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The Second Scientific Ballooning Experiment in the year 2000

The second scientific ballooning experiment was conducted at Sanriku Balloon Center from August 21st through September 4th, 2000. Two large scientific balloons, BT5 and B100, were launched.

B100-7 was launched at 07:13 on August 28th. The purpose of this experiment was to collect stratospheric atmosphere utilizing the balloon-borne liquid-helium cryogenic sampling system that had been developed primarily by ISAS and Tohoku University. Each 25-litre air sample was successfully collected on an atmospheric-pressure basis at 10 almost-evenly spaced points at different altitudes between 14 and 32km. The sampled air will go to the universities and institutes concerned and will be measured for density and variant component isotopes. It is expected that the analytical data obtained will be of great help in understanding the atmospheric circulation in the stratosphere and the photochemical reaction process.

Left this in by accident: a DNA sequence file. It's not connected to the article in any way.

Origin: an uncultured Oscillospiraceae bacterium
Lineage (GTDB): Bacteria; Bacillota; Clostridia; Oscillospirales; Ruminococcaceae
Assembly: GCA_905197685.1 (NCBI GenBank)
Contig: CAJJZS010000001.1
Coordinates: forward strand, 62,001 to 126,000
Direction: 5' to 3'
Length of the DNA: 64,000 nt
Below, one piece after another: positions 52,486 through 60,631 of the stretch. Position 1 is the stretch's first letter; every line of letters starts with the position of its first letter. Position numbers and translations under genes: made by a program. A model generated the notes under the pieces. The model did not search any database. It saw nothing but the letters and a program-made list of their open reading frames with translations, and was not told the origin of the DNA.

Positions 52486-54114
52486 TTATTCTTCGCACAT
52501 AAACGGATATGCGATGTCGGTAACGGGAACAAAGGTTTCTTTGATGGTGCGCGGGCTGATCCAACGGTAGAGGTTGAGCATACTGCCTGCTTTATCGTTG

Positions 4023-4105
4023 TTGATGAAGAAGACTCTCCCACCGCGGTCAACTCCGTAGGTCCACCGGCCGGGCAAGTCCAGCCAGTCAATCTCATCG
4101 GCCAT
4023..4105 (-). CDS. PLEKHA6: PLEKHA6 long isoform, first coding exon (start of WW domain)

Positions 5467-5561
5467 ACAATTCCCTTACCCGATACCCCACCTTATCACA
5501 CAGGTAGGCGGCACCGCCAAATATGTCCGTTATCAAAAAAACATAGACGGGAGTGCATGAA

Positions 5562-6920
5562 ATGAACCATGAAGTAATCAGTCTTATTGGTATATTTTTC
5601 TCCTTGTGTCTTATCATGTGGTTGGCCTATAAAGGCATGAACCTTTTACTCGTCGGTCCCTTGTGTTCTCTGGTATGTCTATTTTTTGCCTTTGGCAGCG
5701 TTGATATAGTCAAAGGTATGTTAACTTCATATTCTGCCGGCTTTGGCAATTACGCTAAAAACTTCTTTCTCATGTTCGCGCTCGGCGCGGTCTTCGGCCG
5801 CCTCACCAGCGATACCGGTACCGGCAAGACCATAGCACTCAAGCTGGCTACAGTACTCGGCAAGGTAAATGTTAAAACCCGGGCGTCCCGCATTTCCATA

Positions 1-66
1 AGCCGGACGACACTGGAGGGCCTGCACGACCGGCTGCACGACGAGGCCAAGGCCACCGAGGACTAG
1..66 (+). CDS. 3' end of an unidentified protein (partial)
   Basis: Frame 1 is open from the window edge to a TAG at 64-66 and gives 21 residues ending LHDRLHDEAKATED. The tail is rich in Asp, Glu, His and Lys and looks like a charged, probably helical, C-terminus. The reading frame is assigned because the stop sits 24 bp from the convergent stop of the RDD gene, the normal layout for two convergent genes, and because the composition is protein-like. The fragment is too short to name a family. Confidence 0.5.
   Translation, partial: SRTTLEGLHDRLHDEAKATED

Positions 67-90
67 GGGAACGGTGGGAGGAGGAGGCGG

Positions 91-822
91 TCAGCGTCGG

BT5-20 was launched at 10:10 on August 30th. The purpose is the observation of the vertical distribution of ozone density in the stratosphere using the optical ozone sonde developed by Tohoku University. The ozone density was successfully observed at altitudes between 20 to 41km of the balloon summit altitude. These observations have been performed annually at this time of the year since 1994. This experiment enabled us to obtain valuable data to examine secular changes of ozone quantity in the upper stratosphere, which cannot be observed by electrochemical-type ozone sonde in general use. The changes of ozone quantity associated with the changes of solar activity confirmed the results from the previous experiments. Furthermore, the balloon successfully observed waveforms of a vertical distribution of ozone density in the upper stratosphere of several kilometers in size, which cannot be observed by ground observation or remote-sensing technology using artificial satellites.

The scheduled B80-5 test was postponed to the May phase next year for the convenience of the observers.

Nobember 30, 2000